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Obama drops controversial Medicare proposal

WASHINGTON —

The Obama administration said Monday it will pull the plug on proposed changes to the Medicare prescription program that ran into strong opposition on Capitol Hill.

Among other changes, the regulation proposed to remove three classes of drugs from a special protected list that guarantees seniors access to a wide selection of critical medications.

The three classes of drugs facing removal were antidepressants, antipsychotics, and drugs that suppress the immune system to prevent rejection of a transplanted organ.

The administration hoped to save a total of $729 million by 2019 with the change. But groups including the National Kidney Foundation and the National Alliance on Mental Illness pushed back hard.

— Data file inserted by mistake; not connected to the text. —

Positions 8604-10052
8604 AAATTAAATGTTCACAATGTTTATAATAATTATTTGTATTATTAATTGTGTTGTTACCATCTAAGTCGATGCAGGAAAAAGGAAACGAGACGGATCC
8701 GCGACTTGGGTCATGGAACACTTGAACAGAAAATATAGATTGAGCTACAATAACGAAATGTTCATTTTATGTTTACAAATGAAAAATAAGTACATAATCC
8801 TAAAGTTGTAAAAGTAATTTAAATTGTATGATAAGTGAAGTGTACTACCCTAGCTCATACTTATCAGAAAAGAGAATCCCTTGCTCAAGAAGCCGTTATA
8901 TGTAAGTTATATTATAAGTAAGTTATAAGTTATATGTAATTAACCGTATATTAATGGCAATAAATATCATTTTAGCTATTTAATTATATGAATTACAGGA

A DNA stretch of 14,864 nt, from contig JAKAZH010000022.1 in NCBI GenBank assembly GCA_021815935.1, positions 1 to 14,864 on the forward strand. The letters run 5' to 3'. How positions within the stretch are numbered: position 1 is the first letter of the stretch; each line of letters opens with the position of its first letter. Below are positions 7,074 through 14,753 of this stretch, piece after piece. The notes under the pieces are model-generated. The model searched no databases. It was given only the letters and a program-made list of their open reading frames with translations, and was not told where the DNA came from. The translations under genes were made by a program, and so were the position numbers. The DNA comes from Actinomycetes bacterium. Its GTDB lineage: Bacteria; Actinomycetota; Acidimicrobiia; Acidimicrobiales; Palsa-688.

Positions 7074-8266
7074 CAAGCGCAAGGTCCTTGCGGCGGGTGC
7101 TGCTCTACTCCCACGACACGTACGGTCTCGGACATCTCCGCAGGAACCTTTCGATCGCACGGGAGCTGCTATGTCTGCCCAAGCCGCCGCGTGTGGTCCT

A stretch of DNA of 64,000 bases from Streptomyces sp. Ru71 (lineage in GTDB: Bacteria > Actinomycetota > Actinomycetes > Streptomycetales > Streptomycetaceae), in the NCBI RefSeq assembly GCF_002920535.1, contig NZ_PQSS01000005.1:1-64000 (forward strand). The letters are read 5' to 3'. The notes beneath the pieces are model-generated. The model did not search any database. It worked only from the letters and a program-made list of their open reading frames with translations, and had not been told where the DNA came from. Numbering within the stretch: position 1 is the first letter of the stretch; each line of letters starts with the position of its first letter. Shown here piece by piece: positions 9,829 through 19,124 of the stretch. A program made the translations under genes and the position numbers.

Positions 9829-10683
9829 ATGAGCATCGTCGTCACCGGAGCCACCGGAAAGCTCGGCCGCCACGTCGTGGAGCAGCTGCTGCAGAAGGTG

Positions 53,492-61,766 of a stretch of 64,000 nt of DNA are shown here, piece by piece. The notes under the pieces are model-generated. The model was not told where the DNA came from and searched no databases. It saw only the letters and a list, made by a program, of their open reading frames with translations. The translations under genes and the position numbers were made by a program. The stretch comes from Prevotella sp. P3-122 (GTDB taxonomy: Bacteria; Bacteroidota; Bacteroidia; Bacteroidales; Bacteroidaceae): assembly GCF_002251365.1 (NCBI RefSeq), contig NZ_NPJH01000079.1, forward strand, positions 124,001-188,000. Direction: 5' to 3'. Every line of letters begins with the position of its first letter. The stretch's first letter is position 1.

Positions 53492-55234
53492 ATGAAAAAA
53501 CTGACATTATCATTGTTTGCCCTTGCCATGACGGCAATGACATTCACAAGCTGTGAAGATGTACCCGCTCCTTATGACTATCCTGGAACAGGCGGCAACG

Medicare administrator Marilyn Tavenner said in a letter to Congress that the administration will not move forward with the changes.

In his proposed budget for fiscal year 2015, which totals roughly $3.8 trillion, Obama steered clear of structural changes in social welfare programs, which make up about 60 percent of the budget.

But he proposed substantial savings in Medicare, including cuts in payments for nursing homes and home health agencies.

Although Medicare costs have been growing slowly, the number of beneficiaries is expected to grow 35 percent in a decade, to 70 million in 2024. And the cost of Medicare drug benefits is expected to shoot up to $170 billion, from $70 billion this year.

The administration also is planning steps to prevent people in the country illegally from obtaining Medicare. — AP

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